While I don’t visit Largehearted Boy’s site as often as I did a few years ago, I’m not ashamed to concede that one of the primary reasons I would publish a novel is so that I could cook up a submission to his long-running Book Notes series, where authors create and discuss a playlist that relates to their book. Flush with deep-seated opinions and a propensity for making lists, I would hazard a guess that most writers gladly volunteer for this assignment, with little or no arm-twisting from their agents or publicists, even if they were told in advance that it would have absolutely no impact on sales. Many would do it even if they were guaranteed a dip in sales.
After reading Evan Dara’s Flee for the first time, back in the summer of 2013, I started drafting a playlist for the book, since I was pretty sure that the author wouldn’t. But instead of pulling from the far reaches of my iTunes library, I employed more of a Paul Thomas Anderson approach, seeking a singular singer who could sound the book’s themes of dislocation and dissolution, animating the inanimate while reflecting light into the crumpled dark. The best artist for the job was John K. Samson and the Weakerthans, a delegation of Winnipeg’s finest emissaries.
This is a revised version of that original soundtrack, which includes a couple of additions made after a recent re-reading.
1. Theme for Flee: “Left and Leaving” – “My city’s still breathing but barely it’s true/through buildings gone missing like teeth”
2. “Everything Must Go!” – page 22. “the cordless razor that my father bought when I turned 17, a puke-green sofa and the outline to a complicated dream of dignity.”
3. “Night Windows” (for Marcus) – page 46. “But you’re not coming home again, and I won’t ever get to say, ‘Remember how… I’m sorry that… I miss the way… Could we…'”
4. “Aside” – “Armed with every previous failure, and amateur cartography, I breathe in deep before I spread these maps out on my bedroom floor. Leaving. Wave goodbye/ Losing, but I’ll try, with the last ways left, to remember. Sing my imperfect offering.”
5. “Pamphleteer” (for Ian) – “I walk this room in time to the beat of the Gestetner, contemplate my next communique. The rhetoric and treason of saying that I’ll miss you. Of saying ‘Hey, well maybe you should stay.’ Sing ‘Oh what force on earth could be weaker than the feeble strength of one’ like me remembering the way it could have been.”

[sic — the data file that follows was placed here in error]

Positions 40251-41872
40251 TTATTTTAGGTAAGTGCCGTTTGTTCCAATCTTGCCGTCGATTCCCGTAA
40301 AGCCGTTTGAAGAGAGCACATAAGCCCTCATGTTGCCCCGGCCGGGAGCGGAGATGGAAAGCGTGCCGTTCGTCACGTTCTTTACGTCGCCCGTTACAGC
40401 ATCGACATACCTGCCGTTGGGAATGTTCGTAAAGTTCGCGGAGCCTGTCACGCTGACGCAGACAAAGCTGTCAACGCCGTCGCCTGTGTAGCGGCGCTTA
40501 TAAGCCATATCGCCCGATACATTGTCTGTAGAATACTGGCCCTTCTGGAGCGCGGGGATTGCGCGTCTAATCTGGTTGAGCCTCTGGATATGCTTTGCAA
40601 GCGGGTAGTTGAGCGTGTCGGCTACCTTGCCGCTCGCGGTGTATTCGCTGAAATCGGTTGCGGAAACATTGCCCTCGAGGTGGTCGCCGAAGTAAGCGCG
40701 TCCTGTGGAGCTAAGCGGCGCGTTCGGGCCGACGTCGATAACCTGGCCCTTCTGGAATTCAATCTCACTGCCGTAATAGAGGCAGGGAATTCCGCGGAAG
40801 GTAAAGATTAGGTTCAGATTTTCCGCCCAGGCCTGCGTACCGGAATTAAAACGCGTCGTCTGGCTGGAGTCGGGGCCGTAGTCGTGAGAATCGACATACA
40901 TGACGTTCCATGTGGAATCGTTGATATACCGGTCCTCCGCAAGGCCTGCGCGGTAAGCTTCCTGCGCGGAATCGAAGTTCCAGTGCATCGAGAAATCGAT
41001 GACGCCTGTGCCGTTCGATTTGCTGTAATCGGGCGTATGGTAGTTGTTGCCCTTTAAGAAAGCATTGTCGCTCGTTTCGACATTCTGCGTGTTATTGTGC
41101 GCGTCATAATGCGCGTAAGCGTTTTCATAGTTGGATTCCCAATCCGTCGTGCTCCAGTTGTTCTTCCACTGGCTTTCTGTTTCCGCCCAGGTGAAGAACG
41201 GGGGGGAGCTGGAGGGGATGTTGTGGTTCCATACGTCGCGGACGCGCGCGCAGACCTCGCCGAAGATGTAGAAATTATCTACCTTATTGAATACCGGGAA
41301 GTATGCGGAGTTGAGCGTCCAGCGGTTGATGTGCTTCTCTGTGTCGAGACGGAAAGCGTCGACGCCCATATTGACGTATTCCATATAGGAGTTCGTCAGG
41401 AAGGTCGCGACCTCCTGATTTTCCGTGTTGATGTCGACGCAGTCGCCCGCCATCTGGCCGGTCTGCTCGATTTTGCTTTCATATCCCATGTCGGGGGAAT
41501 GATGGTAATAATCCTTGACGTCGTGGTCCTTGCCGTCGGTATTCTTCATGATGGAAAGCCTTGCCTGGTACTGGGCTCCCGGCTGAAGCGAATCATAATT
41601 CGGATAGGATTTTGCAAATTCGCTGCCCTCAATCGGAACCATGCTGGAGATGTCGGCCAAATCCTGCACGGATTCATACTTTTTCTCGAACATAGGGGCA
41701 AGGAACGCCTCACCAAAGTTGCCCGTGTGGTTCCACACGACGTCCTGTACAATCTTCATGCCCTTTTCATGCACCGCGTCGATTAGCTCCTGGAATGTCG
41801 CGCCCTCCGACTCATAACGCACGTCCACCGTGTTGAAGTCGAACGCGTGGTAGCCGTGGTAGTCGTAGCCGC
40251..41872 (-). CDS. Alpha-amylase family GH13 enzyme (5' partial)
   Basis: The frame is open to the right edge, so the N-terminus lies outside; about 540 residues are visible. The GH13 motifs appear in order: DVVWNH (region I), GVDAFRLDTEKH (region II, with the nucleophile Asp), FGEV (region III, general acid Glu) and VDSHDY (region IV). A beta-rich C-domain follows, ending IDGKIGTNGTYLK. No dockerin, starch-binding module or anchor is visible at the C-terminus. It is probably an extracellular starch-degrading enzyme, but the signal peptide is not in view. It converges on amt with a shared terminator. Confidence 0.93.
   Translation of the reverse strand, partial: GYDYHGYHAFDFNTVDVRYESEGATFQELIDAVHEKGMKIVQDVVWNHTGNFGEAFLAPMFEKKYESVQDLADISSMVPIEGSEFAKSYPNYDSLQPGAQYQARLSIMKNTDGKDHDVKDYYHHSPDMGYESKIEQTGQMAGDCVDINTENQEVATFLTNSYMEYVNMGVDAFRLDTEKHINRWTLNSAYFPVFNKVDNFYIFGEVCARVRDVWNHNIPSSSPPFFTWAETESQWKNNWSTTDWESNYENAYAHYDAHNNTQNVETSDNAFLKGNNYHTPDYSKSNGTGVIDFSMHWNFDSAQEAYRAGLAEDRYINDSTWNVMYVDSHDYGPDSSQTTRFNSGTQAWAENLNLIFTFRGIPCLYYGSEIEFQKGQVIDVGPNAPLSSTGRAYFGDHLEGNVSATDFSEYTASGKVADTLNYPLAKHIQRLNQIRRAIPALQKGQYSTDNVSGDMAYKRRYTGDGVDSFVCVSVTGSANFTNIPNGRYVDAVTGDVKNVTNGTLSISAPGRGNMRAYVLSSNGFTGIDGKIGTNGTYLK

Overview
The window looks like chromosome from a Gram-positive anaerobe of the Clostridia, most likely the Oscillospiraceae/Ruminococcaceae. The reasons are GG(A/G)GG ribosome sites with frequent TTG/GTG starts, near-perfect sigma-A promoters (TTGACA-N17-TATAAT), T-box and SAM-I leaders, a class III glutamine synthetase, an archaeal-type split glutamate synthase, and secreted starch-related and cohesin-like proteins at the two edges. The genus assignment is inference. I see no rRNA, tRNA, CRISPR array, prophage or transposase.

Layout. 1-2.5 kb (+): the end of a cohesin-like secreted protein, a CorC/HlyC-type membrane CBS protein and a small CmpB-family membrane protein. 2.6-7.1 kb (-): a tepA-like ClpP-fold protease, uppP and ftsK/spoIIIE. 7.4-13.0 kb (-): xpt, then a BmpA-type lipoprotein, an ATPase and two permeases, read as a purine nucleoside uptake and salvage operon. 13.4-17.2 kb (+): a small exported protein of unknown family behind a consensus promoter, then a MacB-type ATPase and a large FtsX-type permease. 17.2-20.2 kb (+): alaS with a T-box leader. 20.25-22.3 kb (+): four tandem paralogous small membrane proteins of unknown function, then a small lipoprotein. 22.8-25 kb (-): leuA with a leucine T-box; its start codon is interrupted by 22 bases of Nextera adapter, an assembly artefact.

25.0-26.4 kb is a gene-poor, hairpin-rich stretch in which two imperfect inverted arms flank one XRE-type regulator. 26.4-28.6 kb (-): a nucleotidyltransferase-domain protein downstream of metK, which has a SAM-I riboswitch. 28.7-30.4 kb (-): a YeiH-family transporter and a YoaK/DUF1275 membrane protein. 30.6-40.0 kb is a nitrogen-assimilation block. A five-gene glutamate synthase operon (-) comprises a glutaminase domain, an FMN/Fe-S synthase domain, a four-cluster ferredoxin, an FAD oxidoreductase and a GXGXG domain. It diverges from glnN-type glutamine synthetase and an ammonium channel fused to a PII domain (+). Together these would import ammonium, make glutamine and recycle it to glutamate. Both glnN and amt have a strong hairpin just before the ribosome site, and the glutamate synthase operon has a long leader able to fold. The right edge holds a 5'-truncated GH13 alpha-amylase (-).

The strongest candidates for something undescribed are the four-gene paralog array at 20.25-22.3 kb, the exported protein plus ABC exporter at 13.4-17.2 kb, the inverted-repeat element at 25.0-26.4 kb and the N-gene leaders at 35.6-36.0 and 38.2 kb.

6. “Letter of Resignation” – “Farewell to piles of bills, unpaid utilities. All rolled up and unfurled like a flag. Wake up and pack your bag. To whom it may concern…So she sits there with her luggage at her side. (yours sincerely yours) leaving empty stations, leaving empty lives.”
7. “Utilities” (for Rick Pasternak) –
“Seems the most I
Have to offer
Doesn’t offer much
Make it something
Somebody could use”
8. “None of the Above” (for Carol and Rick) – “warm coffee tastes like soap. I trace you outline in spilled sugar, killing time and killing hope. This brand new strip mall chews on farmland as we fish for someone to blame. But we communicate in questions, and all our answers sound the same.”
9. “My Favorite Chords” (for Marcus) – “Hey, I found the safest place to keep all our tenderness/Keep all those bad ideas, keep all our hope/It’s here in the smallest bones, the feet and the inner ear/It’s such an enormous thing to walk, to listen”
10. “Time’s Arrow” (for the upstakers of Anderburg) – “All the streets lie down, deserted in the darkest part of night, to lead you through the evening to the light. Pulled along in the tender grip of watches and ellipses. Small request. Could we please turn around?”
11. “Sun in an Empty Room” (for Ezra and the upstakers) – “Now that the furniture’s returning to its Goodwill home, with dishes in last week’s papers—rumours and elections, crosswords, an unending war—that blacken our fingers, smear their prints on every door pulled shut. Now that the last month’s rent is scheming with the damage deposit, take this moment to decide if we meant it, if we tried, or felt around for far too much from things that accidentally touched.”
12. “Heart of the Continent” (for the upstakers) –
“There’s a billboard by the highway
That says ‘Welcome to;’
But no sign to show you when you go away.”
13. “Taps Reversed” (for Carol) –
“The calendar requests a meeting to discuss the time we waste,
when would be good for you? And the sidewalk cracks spell the
way back home in one uninterrupted palindrome. The old house
keeps all of our receipts in envelopes secured with rubber
14. “[past due]” – “And darkness comes too early, you won’t find the many things you owe these latest dead: a borrowed book, that cheque you didn’t sign. The tools to be believed with, beloved. Give what you can: to keep, to comfort this plain fear you can’t extinguish or dismiss.”
15. Paul Kelly, “Everything’s Turning to White” – page 217. This is more of a bonus cut for close readers, but Marcus has a particular fondness for the actress Laura Linney, an object of desire “in just about everything except Jindabyne.” Jindabyne is an Australian adaptation of the Raymond Carver story, “So Much Water So Close to Home,” which features the music of Kelly, who originally penned this back in the late 1980s.
16. Epilogue: James McMurtry, “I’m Not From Here” –
“Onto some bright future somewhere
Down the road to points unknown
Sending post cards when they get there
Wherever it is they think they’re goin'”
Down the road, I’ll share a playlist of music featured in the book itself, heavily drawn from Chapter X.